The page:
Jonathan Gil Harris (or "Gilly" as I frequently call him behind his back) is my colleague here in the GW English Department. He is also my friend. Posting about his new book is therefore both pleasurable and a little daunting. Readers of ITM may want to take what I say below cum grano salis: it hardly counts as unbiased peer review. Indeed, this post is going to sound (I fear) like a fan letter.
And how could it not? I am an unabashed devotee of Untimely Matter in the Time of Shakespeare. I've read it cover to cover twice, and believe it to be one of the liveliest and most perceptive works of scholarship I've encountered.
Time is a subject that has long preoccupied my own research: the "Midcolonial" section of The Postcolonial Middle Ages, "Time's Machines" in Medieval Identity Machines. I've deployed a proliferation of terms (midcolonial, extimité, inhuman circuit, difficult middles) to describe what Harris succinctly labels the polychronic , the simultaneous cohabitation of heterogeneous temporalities within a material object -- where materiality and temporality are active components of a hybridizing, mobile network rather than solitary and self-segregated pieces of a still world. The arguments of Untimely Matter are as relevant to medieval studies as they are to early modernists, insisting that temporality can be thought as something other than straightforward, historicist chronology. Untimley Matter is pitched strongly against what Harris calls the "national sovereignty model of temporality," in which each temporal moment is essentially its own country, with its own rules and borders and determinations of meaning (p. 2). Against synchronic (past as bounded and determinate field of meaning) and diachronic (past as array of discrete eras) readings, Harris argues for the "multiple traces of time embedded in things" (9), what Kathy Biddick has called "the temporality that is not one." His point of departure is Nietzsche's idea of unzeitgemässe, which might be translated as the temporally improper, "resisting absorption into a homogeneous present" (11) -- spurring us to think "how we might use the past to imagine alternatives to the present and to chronology itself" (13).
Harris's central figure in the book is the palimpsest: the work written over by other works, creating an evident simultaneity of times. Palimpsests can be textual (the Archimedes Palimpsest), architectural (Pisa cathedral has a stone embedded within its façade imprinted with IMPCAESAR, rendering evident its origin in a pagan monument; all cities are palimpsests), or conceptual: they are always, however, material and capable of agency, especially future-directed agency. The palimpsested past, in Harris's account, is thick with possibility:
- supersession (just as one text might be written over another, one time seemingly yields utterly to another ... and yet that other endures within it, as the earlier text remains legible, as Jews lived among Christians long after the triumph of Christianity)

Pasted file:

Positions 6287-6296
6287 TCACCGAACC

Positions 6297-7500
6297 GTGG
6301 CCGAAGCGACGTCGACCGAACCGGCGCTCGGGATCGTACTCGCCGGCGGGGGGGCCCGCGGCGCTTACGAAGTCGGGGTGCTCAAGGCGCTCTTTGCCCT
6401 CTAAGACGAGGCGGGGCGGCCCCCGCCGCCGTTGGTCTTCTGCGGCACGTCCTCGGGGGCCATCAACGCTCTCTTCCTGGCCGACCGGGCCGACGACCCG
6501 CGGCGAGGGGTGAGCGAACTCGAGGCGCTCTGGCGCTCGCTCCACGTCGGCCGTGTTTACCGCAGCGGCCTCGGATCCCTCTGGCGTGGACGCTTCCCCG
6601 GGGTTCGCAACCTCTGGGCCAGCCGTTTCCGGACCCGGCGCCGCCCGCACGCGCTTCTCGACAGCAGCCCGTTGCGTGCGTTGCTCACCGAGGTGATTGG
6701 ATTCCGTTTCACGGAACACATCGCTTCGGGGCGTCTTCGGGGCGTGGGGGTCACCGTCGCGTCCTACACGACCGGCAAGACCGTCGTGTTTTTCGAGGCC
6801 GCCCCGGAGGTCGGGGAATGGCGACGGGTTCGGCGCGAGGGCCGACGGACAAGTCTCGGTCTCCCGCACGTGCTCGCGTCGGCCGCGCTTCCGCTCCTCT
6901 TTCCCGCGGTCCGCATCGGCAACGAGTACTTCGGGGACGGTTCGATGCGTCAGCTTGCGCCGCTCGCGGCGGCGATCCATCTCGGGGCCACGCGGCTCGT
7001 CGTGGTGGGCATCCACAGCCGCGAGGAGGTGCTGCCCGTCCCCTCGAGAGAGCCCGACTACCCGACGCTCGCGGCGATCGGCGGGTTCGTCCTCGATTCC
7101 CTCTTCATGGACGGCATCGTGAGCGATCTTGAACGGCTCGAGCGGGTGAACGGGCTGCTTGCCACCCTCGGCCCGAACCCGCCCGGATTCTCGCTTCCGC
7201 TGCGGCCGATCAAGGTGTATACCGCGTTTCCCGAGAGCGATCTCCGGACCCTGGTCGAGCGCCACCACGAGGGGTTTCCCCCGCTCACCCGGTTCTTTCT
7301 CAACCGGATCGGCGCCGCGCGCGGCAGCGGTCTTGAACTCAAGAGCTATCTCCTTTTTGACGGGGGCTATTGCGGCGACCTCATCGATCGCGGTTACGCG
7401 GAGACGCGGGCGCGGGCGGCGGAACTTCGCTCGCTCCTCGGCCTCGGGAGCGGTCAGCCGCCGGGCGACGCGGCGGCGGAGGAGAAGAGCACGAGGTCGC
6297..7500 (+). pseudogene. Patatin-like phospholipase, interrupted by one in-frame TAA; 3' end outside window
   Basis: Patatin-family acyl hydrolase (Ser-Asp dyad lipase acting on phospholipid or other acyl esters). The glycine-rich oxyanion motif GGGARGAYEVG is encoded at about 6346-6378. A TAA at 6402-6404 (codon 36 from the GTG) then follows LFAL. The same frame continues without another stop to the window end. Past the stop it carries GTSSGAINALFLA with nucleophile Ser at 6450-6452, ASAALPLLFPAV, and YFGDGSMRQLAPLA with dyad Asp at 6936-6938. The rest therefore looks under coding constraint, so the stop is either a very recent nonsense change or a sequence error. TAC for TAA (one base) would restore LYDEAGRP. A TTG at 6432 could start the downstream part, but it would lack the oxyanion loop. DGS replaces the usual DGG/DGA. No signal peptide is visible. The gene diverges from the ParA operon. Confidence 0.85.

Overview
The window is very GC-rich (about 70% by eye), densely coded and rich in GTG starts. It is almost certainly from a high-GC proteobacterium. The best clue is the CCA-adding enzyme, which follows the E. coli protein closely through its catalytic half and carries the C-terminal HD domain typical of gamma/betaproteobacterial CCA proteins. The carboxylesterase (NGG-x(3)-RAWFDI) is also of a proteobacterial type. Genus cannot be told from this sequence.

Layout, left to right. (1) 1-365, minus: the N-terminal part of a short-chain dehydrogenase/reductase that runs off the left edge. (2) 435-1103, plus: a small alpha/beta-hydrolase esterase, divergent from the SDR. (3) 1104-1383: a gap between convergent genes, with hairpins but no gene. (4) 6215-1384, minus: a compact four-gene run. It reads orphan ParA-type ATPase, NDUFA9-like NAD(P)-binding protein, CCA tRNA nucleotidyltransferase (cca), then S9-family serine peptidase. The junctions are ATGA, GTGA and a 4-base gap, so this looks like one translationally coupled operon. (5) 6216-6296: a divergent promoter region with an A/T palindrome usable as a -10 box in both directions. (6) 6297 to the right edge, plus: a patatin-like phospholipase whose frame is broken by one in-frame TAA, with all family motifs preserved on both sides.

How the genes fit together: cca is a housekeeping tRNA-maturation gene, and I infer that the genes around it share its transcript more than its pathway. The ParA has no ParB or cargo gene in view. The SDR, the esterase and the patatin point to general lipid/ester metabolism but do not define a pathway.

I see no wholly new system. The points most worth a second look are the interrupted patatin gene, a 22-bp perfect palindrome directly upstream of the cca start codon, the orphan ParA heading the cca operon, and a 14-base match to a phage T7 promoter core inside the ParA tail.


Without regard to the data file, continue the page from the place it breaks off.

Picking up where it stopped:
- explosion (a heterogeneous past temporality is embedded in the new, like Jewish letters on a Christian London wall, triggering an "untimely irruption" that "shatters the integrity" of the present)
- conjunction (uneasy cohabitation: "polychronic matter can activate a heterodox temporality of conjunction, one that disregards the entrenched partitions and distances informing the geometric lines of chronological time" (171).
Given my own looming date with scholarship destiny, I read Untimely Matter with an eye towards how it might spur a rethinking of Jewish-Christian relations in the Middle Ages. The figure of the Jews wanders through Harris's work like, well, a Wandering Jew: surpassed but not quite in Herbert's The Temple, bequeathing explosive inscriptions to Stow's London, written as new Cabbala by Cavendish. Related figures are also central: the Oriental Other, the queer. Heterogeneity in temporality is inseparable throughout from cultural and geographical difference. Untimely Matter provides a rich vocabulary for describing the multiple temporalities that necessarily come into play when Jews lived among Christians in places like London, Lincoln, York and Norwich. Harris's idea of conjunction also ensures that I will be examining Jewish-Christian coinhabitation as dialogue-producing space (or network) where both identities are susceptible to change, to narratives and futures not given in advance.
I did wonder throughout the book about the place of its own author. Maybe that is simply because I know him ... and yet I found the traces of Harris that he leaves throughout the volume to cry out for more story. Photos of statues from Ludgate, now in St. Dunstan-in-the-West Church, are attributed to the author: with whom did he tour the church, and what did he seek, and what unfolded at the moment of beholding these statues mediated by Stow? The translation of the Hebrew characters Stow inscribes is attributed to Stella Harris: I could not stop myself from yearning for a story about this, because it seemed to me that something had to be at stake that was unspoken, something central to the book itself. In a brilliant chapter on Margaret Cavendish and Hélène Cixous, Harris suggests that three authors are touching ... but the one in "Washington, D.C., 2008" gets only that line. But I don't want this to be the kind of review that takes the author to task for not having written the kind of volume the reviewer would write: indeed, I get the feeling that the small traces without narratives were in fact a deliberate strategy on Harris's part.
Long story short: this is a brilliant book. I haven't enjoyed reading a work of scholarship so much in quite a while. I'd highly recommend that In the Middle readers add Untimely Matter to their summer reading lists.